Legal compliance instructions

IMPORTANT legal instructions

All election material "that can reasonably be regarded as intended to influence voters to vote for or against a political party or a category of candidates" must carry what is called an imprint. Here is an example of an imprint for a Facebook page:

Promoted by: John Smith, 123 Acacia Avenue, London, W5 8HJ.

While this law obviously predates the social media age, and you don't exactly see an imprint on every election meme on Facebook or Twitter, the Electoral Commission confirm that the law does apply. If you are taking paid advertising on Facebook to reach thousands of people who wouldn't "naturally" see that post, we strongly recommend taking the following one easy step to definite legal compliance.

Here's the inconvenient bit...

If you are placing paid ads on Facebook, you are the promoter of those ads. This means that somewhere on your Facebook presence or on something linked to it, you have to provide your name with a postal address through which you can be contactedThis is the law.

However, this can be a "home or office address". The intention is, to quote the Electoral Commission, "to ensure that there is transparency about who is campaigning... There is no requirement for an imprint address to be a home address, as long as it is somewhere the person can be contacted. It could for example, be an office address."

Not got an office? Don't want to use your home address? 

What other addresses do you have where you "can be contacted"? There is no legal definition in the Political Parties, Elections and Referendums Act 2000 of an "address". So it doesn't need to be somewhere you normally receive post. Clearly, it does need to be somewhere you can genuinely be traced through, in the unlikely event of the Electoral Commission investigating your flyers. This means somewhere the people answering an enquiry at the address you've given know you and have your details, or can look you up. Don't give the address of somewhere where they've never heard of you! Here are some ideas...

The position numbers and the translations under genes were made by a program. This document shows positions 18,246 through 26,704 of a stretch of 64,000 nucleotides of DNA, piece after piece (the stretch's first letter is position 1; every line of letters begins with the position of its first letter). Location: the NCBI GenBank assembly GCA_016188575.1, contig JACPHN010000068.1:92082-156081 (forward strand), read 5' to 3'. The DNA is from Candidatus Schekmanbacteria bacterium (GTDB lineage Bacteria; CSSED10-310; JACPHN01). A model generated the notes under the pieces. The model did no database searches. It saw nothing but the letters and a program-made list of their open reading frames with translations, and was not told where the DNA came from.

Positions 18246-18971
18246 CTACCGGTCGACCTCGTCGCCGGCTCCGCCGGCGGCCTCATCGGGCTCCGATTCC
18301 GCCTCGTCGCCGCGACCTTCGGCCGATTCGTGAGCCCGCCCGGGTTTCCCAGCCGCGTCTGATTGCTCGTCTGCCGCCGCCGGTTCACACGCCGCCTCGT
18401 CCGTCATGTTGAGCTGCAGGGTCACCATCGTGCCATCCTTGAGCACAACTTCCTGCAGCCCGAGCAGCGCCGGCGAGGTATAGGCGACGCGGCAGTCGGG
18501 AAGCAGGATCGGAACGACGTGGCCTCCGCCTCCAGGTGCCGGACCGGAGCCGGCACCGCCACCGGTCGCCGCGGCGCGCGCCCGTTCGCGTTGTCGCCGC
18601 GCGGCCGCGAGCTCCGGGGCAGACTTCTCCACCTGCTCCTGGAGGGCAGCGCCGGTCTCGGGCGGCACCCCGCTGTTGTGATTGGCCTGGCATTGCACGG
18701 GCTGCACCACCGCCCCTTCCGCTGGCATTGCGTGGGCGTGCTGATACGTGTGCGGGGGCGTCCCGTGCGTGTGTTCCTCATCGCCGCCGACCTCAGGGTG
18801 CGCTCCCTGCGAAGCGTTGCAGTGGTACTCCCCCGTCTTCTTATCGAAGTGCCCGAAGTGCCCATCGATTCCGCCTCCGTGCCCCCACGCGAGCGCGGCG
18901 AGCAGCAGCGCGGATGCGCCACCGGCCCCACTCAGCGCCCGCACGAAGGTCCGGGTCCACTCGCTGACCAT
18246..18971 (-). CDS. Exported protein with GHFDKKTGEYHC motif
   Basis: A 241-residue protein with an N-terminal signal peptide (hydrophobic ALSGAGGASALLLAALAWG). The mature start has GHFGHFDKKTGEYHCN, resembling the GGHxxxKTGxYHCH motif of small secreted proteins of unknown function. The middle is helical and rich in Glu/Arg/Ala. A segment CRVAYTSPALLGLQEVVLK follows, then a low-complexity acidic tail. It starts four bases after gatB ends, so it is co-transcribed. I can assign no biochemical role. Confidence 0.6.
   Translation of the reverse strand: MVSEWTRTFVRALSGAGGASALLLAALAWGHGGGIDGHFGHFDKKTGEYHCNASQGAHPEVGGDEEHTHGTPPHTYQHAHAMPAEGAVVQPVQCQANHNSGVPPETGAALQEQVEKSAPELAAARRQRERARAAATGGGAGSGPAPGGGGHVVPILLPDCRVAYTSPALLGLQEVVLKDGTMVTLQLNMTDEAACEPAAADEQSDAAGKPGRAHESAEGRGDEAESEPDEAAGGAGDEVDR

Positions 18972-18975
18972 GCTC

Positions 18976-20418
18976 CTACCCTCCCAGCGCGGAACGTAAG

• A PO Box you own or access [see confirmation this is legal]
  • Your university, college or school address
  • Address of a community centre you're involved with
  • Address of a trade union office you're involved with
  • Address of a club you belong to (obviously not if that's someone else's home address!)
  • Address of a campaign group you're involved with (ditto)

If you're putting a group's address, you should omit the name of the group, unless you're acting on behalf of the group with its full agreement. Just give the street address where an official enquiry could (in theory) be made about you.

It is our understanding that that's enough to comply with the law. The Electoral Commission run an advice line on 0333 103 1928.

How to add your imprint on Facebook

You can bury the name and address in the 'About' section of your Facebook page. To do this:

  1. On your Facebook page, click on About in the menu underneath your page's name.
  2. Move the pointer to the Story section of this page (right-hand side) and the click on Edit.
  3. Type in the imprint at the bottom of this section and click Save.

Or, if you also create a website (or just one webpage) associated with your campaign, you can place your imprint there instead, and just provide the weblink to this page in your Facebook page's 'About' section.